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Author Topic: Multiple Theads, are they a possibillity?  (Read 1292 times)
Offline (Unknown gender) MrGriggs
Posted on: January 27, 2011, 09:12:38 AM

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I don't know if there's any point discussing this, if it's even considered.

I know not of the validity in my statement but I propose that it would give advantage to ENIGMA if it used a single thread for each process, such as the Draw process being on a seperate thread, the sound process, and step process.

Collision process maybe? I know there's many things that could be assigned to different threads, but i'd like it as follows.

Step

Draw

Sound

Collisions
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Offline (Unknown gender) luiscubal
Reply #1 Posted on: January 27, 2011, 09:46:17 AM
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I believe sound(OpenAL) is already in a separated thread.

Multithreading would break compatibility with GM, although some kind of limited multithreading support might be possible in the physics subsystem(hspeed, vspeed, gravity, friction and collisions).

Multithreading the draw event might be problematic, even if no sane person would make the Draw event change variables like position, etc.
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Offline (Unknown gender) MrGriggs
Reply #2 Posted on: January 27, 2011, 10:22:36 AM

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It wouldn't break compatabillity as multi threading is not addressed until the information is parsed to ENIGMA, the .Gmk or whatever, would remain the same, the user has no access to defining threads, just an .exe compiled with ENIGMA uses pre-defined threads as determined in the engine.
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Offline (Unknown gender) luiscubal
Reply #3 Posted on: January 27, 2011, 12:31:51 PM
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Let me put it this way.
Say 2 instances access each other x and y.

var tmp = other_inst.x;
other_inst.x = self.x;
self.x = tmp;

In GM, this means the two x are swapped. Since the code is executed twice(2 instances), this code effectively does nothing in GM.
Now, consider a perfect parallel synchronized execution.
inst1.x = 5;
inst2.x = 10;
Now, each instance reads the x of the other to its own local tmp variable.
Now, each instance changes the position of the other. Right now, we have inst1.x = 10; inst2.x = 5;
Now, they are going to set their own x from the tmp variable. So we now have inst1.x = 10; inst2.x = 5; again.

So the end results are different. Therefore, compatibility with GM is broken.
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Offline (Female) IsmAvatar
Reply #4 Posted on: January 27, 2011, 12:58:18 PM

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Not to mention, different behaviors each run if they aren't in perfect parallel sync.
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Offline (Male) Rusky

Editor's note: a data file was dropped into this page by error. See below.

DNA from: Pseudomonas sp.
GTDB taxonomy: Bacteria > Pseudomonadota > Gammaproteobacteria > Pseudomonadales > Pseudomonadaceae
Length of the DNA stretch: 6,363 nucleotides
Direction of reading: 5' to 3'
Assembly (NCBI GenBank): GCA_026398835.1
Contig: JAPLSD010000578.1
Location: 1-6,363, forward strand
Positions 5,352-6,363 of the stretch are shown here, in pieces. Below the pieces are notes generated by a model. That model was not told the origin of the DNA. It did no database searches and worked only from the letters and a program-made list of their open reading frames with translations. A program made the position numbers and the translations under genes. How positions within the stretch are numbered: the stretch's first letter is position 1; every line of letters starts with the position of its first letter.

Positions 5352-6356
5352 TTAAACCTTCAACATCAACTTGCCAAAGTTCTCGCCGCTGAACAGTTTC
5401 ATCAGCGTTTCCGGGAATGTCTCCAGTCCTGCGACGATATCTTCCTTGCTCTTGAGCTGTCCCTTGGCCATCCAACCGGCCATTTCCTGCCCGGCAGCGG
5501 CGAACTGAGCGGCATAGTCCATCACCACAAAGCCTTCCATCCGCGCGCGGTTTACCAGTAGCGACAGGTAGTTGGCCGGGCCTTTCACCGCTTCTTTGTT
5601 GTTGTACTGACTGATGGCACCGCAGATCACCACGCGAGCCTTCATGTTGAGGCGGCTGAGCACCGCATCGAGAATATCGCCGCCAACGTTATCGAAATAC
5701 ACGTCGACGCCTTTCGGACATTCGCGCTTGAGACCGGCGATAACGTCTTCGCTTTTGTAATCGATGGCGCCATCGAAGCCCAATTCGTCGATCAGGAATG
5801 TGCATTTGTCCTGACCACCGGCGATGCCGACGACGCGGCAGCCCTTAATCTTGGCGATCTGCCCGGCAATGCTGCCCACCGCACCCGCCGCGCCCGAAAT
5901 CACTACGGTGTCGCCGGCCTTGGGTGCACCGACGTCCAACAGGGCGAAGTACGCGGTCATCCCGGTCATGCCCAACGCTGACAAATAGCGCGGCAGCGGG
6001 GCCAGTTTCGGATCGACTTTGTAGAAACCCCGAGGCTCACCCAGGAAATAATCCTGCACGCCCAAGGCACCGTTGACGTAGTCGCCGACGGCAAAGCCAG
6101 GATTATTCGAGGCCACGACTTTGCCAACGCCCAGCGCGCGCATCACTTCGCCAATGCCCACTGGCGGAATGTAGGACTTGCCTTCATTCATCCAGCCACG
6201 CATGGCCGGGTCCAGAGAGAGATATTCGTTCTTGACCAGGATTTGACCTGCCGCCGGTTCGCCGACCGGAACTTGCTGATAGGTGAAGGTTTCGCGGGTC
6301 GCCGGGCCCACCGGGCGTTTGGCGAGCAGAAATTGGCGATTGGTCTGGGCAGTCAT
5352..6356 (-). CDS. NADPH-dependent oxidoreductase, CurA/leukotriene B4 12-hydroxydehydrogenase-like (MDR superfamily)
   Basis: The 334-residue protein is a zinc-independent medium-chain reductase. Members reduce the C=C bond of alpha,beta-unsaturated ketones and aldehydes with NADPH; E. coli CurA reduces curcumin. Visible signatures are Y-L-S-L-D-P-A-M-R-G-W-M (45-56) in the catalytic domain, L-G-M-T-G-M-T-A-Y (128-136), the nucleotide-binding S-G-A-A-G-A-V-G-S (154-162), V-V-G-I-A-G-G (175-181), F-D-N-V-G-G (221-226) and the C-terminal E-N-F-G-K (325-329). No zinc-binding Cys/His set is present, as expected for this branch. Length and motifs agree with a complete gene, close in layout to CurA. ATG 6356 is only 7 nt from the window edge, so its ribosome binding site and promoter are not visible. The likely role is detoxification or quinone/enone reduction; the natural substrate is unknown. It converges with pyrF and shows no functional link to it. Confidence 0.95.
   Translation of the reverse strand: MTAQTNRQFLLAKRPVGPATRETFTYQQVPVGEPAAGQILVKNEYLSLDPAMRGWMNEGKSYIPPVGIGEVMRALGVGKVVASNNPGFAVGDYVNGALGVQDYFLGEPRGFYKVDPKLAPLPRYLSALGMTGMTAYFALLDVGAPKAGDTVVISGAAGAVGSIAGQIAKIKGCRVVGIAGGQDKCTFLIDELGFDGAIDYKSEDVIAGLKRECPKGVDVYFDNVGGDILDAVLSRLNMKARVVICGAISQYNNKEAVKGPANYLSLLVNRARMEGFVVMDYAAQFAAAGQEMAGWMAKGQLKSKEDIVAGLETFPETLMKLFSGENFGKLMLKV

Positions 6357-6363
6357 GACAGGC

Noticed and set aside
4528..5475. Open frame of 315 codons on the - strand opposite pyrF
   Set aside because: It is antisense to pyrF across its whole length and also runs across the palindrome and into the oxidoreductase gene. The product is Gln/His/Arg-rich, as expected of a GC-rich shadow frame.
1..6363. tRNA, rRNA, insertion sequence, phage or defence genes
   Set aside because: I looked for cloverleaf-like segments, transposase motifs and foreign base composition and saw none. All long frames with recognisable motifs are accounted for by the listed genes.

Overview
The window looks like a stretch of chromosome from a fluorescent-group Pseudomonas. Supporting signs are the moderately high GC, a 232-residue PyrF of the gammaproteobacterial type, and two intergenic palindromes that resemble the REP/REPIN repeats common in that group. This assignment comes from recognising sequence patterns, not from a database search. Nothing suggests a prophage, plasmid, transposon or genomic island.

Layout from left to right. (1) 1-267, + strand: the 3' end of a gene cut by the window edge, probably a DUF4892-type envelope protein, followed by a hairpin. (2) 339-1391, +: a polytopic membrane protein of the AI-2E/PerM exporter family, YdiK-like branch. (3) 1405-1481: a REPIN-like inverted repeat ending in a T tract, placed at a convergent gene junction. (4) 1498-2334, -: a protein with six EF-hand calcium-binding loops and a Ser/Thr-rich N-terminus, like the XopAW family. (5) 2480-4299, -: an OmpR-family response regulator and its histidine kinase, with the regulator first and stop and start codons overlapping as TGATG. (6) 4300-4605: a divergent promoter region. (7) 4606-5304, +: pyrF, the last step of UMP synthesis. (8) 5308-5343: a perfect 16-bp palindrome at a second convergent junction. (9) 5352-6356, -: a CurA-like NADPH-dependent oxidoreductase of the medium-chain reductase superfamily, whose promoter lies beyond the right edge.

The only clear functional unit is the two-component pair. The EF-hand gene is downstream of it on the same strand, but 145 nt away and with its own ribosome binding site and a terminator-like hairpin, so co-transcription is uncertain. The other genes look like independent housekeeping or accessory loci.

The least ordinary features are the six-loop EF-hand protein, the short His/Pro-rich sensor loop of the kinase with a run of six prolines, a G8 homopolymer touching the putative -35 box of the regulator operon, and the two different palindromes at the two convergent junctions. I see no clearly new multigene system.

Reply #5 Posted on: January 27, 2011, 02:50:29 PM

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GM compatibility (and programmer sanity) requires serialized instances rather than parallelizing them, but it would be possible to put some things in separate threads. Sound, networking, etc. could have utility threads to let game logic use it when it's ready. Drawing could be separated but it would be complicated and its usefulness would be debatable.

GPU-style parallelization could probably work with some things as well, but then again hardware accelerated graphics are the biggest candidate for that and are already implemented. CUDA/OpenCL/DirectCompute would be cool for particle systems, but those are rather out of the way and people can use them directly through C++.
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Offline (Male) Josh @ Dreamland
Reply #6 Posted on: January 28, 2011, 12:48:07 AM

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What I was thinking about doing is adding threading by the same mechanism that I can add instance deactivation. Basically, I would keep a new tree and shit for each thread (deactivated instances get placed in thread -1, which is never processed).

Threading an object would be as simple as saying instance_thread(inst,thread).
Users would be allowed to figure out for themselves that sometimes life isn't as easy as putting everything in its own thread and hoping depth and shit stay in order.
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Offline (Unknown gender) MrGriggs
Reply #7 Posted on: January 28, 2011, 05:05:32 AM

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I understand how a thread functions, and the inconsistencies it may cause when used with particular methods.

But if things such as sound/particles and the like where to be put into seperate threads it wouldn't matter if there was a slight deviation from the norm.
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